Yesterday the Tampa Bay Rays finally reached .500 by beating the Mets (above), despite all of the predictions that they would be a losing team, and all of the critics who said that they would be better off not even trying. The irony is that unlike me when I was 12 and following the hapless Red Sox, most Rays fans don’t even care: the team’s attendance is pitiful. Never mind, though: their team is still dedicated to give the fans who do watch the games a good show, the best they can muster with one of the lowest payrolls in the sport. Maybe they won’t be able to keep their heads above the metaphorical water for the whole season, but they are playing the ethical, noble, Hemingway hero way. They are trying. They are fighting. They have respect for themselves, their duties, and the people who care about them.

That makes them winners to me.


27 thoughts on “Where Have You Gone, Ernest Hemingway? Of Baseball, Tanking, Winning, Trying, And Life…

  1. To be fair to the Rays, most of the people down there just don’t care about baseball. Having lived in the area myself, more people seemed interested the Florida Panthers (hockey team).

    • I can’t speak to their television and radio audiences, but ballpark attendance has always (at least as long as I can remember) been poor, even when they were fielding World Series winning teams. For whatever reason, people simple don’t come to that stadium.

    • I believe (and have no evidence to support this belief) that watching Baseball in an open wind blocking stadium during summer anywhere south of, say, Oklahoma City, is an exercise in torture and a distraction to the game itself.

      Americans have gotten used to comforts, and 90-plus degree ballparks ain’t comfortable.

  2. My now deceased best friend and college roommate’s favorite line from “The Old Man and the Sea,” spoken by Diego, I think, “But I fear the Indians of Cleveland.”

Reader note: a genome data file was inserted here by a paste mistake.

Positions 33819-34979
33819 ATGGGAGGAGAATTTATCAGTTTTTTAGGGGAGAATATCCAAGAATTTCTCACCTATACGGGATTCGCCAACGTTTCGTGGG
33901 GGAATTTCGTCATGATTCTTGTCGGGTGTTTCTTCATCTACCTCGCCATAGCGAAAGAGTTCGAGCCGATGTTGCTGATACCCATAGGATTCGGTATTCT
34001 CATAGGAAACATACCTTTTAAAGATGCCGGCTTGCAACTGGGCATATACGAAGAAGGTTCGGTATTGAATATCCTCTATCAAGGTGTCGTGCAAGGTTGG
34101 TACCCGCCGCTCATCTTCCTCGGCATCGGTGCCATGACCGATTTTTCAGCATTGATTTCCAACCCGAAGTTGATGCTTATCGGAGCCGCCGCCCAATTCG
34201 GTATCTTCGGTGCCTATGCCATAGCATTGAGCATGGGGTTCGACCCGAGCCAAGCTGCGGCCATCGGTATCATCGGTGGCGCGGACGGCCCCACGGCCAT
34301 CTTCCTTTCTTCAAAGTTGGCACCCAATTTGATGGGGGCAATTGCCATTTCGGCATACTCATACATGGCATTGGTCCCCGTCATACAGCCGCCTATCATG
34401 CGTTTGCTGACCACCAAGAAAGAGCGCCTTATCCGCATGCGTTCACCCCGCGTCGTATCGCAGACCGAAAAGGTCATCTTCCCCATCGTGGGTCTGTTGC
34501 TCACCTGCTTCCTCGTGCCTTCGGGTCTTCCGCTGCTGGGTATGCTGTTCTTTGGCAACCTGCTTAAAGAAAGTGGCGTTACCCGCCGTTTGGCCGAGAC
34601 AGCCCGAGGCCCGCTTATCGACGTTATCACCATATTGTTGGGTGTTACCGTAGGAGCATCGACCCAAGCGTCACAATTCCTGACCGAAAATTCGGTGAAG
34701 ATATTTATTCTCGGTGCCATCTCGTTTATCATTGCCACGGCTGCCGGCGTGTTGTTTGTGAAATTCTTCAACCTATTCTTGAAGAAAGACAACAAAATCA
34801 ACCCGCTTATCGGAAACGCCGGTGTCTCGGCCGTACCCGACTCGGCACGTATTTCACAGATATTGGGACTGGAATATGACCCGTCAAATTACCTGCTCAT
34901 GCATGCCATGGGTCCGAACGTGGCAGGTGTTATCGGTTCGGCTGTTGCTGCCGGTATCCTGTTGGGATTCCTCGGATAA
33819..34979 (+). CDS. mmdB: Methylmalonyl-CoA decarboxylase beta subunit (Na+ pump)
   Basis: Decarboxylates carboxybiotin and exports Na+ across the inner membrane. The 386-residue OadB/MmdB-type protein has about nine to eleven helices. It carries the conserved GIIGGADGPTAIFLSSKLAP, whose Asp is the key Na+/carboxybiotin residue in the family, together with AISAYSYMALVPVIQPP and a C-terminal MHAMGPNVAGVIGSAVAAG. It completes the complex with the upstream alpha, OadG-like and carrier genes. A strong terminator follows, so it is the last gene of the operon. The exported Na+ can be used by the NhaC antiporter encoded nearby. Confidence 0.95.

Hem not my favorite either as a stylist or as a man, but he was (or his heirs are) the original geniuses in branding, right behind the Steinway family.

  3. “Tanking,” like many fads, will be self-correcting. The plan’s success depends on a team trading veteran players for young ones, then being bad enough while the kids are developing to earn top draft picks. This works fine if there are two teams doing it, but if there are ten then there won’t be enough good young players to go around. I say it dies out in around 2020, as some current tankers remain mired in last, wondering, “Wha’ happen?”

  4. Even putting aside ethical considerations, tanking to get better draft choices in baseball is just stupid. Unlike basketball and football players, baseball players invariably spend at least a couple of years in the minor leagues, and lots of things can happen (not to mention the switch from aluminum to wooden bats, which affects both pitchers and hitters in not necessarily predictable ways). Predicting long-term success isn’t a complete crap-shoot, but there have been a lot of seemingly sure-fire stars who, shall we say, didn’t turn out that way.
    Since the MLB draft started in 1965, there have been as many overall first draft picks who didn’t play a game in the majors as there have been Hall of Famers (two each). Fewer than half were either Rookie of the Year or (ever) an All-Star. Compare that to basketball, where literally every overall #1 has played in the league and there have been 14 Hall of Famers (not counting an obvious future HoFer like LeBron James and a few others who seem to be on their way). 60% more NBA #1s have been ROY or an All-Star than MLB #1s in the same time-frame.